Knopp spent many hours walking the selected trails, deciding which Beethoven pieces would pair well with the walks and how to time them. Beethoven’s well-known Symphony No. 5, Knopp said, might be better suited for a walk in Yosemite National Park. He chose a variety of music — some more gentle and contemplative, others “bright and effervescent.”

“We didn’t want one to drown out the other,” Knopp said. “Specifically, I didn’t want the music to drown out the sounds of nature.”

He recommends that walkers don’t use headphones. Instead, they can download the app and play the music out loud through their phone speaker.

Catherine Stephan, Yellow Barn’s executive director, helped coordinate with museums and centers in Europe to reproduce some of Beethoven’s original music sketches — some of which he probably wrote while walking the woods in Vienna — and manuscripts, which are the finalized version of a piece of music. The sketches are printed on banners, designed to look like they’re a part of the landscape. 

The walks are located on the Greenwood Trail on Putney’s Greenwood School campus and the Hannum Trail on Putney Mountain. The Hannum Trail installation will likely be taken down on July 18, but the Greenwood Trail will remain as a permanent gift to the school.

“It’s meant to be a very simple experience that’s meant to take people out of our current situation and connect them to music,” Knopp said. “I think that people should walk the trails not thinking that they’re taking a hike, but almost as if they’re in an outdoor installation.”

Yellow Barn is known for drawing musicians from around the world to take part in its summer festival. The center brought a smaller number of artists to Putney this year; after quarantining for 14 days they could rehearse with each other at a distance. The musicians will perform for a livestream season from July 10 through August 8.

Yellow Barn has also taken its traveling stage to local hospitals and retirement centers to play music for people who are isolated due to the pandemic.

“We go around and we play everything from the Beatles to Beethoven and everything in between. And you see people come to life,” Stephan said.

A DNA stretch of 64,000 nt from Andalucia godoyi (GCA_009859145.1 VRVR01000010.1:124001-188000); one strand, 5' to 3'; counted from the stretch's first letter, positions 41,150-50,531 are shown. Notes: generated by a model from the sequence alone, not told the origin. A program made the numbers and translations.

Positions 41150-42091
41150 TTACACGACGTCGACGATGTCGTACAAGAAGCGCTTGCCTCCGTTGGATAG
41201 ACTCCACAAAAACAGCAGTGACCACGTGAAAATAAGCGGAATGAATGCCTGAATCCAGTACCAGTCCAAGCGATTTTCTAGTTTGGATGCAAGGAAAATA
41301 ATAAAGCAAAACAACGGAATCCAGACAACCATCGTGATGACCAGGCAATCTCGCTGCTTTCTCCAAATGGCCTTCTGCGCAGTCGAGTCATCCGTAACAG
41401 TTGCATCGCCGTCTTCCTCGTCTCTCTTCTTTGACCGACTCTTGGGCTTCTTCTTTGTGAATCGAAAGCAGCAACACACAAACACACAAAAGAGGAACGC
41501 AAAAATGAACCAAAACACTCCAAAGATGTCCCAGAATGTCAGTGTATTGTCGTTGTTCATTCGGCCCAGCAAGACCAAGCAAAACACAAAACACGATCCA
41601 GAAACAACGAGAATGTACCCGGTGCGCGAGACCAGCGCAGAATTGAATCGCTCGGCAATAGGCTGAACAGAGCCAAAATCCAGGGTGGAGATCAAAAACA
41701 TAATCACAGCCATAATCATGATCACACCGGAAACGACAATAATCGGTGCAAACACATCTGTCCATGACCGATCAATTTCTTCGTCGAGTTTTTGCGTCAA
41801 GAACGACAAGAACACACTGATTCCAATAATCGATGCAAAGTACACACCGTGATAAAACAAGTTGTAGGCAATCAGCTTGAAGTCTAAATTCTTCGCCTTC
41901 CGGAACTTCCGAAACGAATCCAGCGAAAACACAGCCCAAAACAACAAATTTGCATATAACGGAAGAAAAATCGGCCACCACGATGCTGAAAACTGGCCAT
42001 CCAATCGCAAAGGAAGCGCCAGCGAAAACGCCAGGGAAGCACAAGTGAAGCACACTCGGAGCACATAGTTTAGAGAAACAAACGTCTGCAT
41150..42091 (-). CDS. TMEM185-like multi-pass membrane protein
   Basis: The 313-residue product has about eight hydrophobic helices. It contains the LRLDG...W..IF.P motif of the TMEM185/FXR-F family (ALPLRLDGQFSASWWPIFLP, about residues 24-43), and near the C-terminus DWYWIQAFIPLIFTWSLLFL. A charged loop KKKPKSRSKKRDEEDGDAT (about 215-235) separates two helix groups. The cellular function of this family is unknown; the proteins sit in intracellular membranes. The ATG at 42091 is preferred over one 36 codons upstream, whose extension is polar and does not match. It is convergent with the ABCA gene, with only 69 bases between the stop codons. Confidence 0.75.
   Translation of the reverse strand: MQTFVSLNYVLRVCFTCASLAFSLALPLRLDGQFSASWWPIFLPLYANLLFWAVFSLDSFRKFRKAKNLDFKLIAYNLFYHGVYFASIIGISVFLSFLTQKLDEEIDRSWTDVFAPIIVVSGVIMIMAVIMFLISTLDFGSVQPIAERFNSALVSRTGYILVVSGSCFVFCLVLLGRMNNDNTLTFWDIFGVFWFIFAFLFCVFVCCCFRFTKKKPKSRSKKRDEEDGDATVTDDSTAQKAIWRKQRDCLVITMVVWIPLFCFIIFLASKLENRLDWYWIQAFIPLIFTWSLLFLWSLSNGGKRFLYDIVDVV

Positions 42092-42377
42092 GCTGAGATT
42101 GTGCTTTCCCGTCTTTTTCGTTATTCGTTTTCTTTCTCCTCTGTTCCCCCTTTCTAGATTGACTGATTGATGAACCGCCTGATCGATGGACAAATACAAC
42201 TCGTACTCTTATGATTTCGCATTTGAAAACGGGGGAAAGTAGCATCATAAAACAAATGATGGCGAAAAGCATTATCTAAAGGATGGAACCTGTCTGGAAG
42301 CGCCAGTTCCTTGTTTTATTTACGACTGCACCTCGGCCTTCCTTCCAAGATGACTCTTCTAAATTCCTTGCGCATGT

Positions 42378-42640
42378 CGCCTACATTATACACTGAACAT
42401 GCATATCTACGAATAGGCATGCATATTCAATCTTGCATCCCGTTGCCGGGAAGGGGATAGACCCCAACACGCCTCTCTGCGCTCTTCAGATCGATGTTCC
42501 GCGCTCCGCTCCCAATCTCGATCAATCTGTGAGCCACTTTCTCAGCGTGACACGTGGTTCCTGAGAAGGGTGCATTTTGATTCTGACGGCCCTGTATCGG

Yellow Barn was one of six Vermont arts and culture organizations to receive a direct $50,000 grant from the National Endowment for the Arts as part of its Coronavirus Aid, Relief, and Economic Security Act funding.

An Introduction to Charles Ives

Tuesday, June 30, 2020

In advance of Gilbert Kalish's performance of the "Concord" sonata on July 10th's Opening Night Concert, Yellow Barn invites you to learn more about Charles Ives by reading Jan Swafford's insightful biography of the composer:

Charles Edward Ives (1874-1954)

For all his singularity, the Yankee maverick Charles Ives is among the most representative of American artists. Optimistic, idealistic, fiercely democratic, he unified the voice of the American people with the forms and traditions of European classical music. The result, in his most far-reaching work, is like nothing ever imagined before him: music at once unique and as familiar as a tune whistled in childhood, music that can conjure up the pandemonium of a small-town Fourth of July or the quiet of a New England church, music of visionary spirituality built from the humblest materials--an old gospel hymn, a patriotic tune, a sentimental parlor song. The way in which Ives pursued his goal of a democratic art, and his career of creating at the highest level of ambition while making a fortune in the life insurance business, perhaps could only have happened in the United States. And perhaps only there could such an isolated, paradoxical figure make himself into a major artist.

Charles Ives was born in the small manufacturing town of Danbury, Connecticut, on October 20, 1874, two years before Brahms finished his First Symphony. During the Civil War his father George Ives had been the Union's youngest bandmaster, his band called the best in the army. When the war ended George had returned to Danbury to take up the unusual trade, in that business-oriented town, of musician.

As a cornet player, band director, theater orchestra leader, choir director, and teacher, George Ives became the most influential musician in the region. Yet while Danbury prided itself during the 1880s in being called "the most musical town in Connecticut" (that in large part due to George Ives's labors), people still viewed the profession with little understanding or respect. That situation, which would have been the same in most American towns in the 19th century, had its impact on Charles Ives. Still, his family was prominent, noted for extravagant personalities and (except for George) a gift for business.

like father, like son 
Ives told the story of his introduction to music: his father came home one day to find the five-year old banging out the Ives Band's drum parts on the piano, using his fists. George Ives's response gave the first impetus to his son's career as a musical innovator. Rather than saying, as would most parents, That's not how to play the piano, George observed instead, "It's all right to do that, Charles, if you know what you're doing," and sent the boy down the street for drum lessons. Charlie never did stop using his fists on the piano, and was eventually notorious for requiring a board to play the Concord Sonata. Thus the invention of what a later age would call "tone clusters."...

Read the complete biography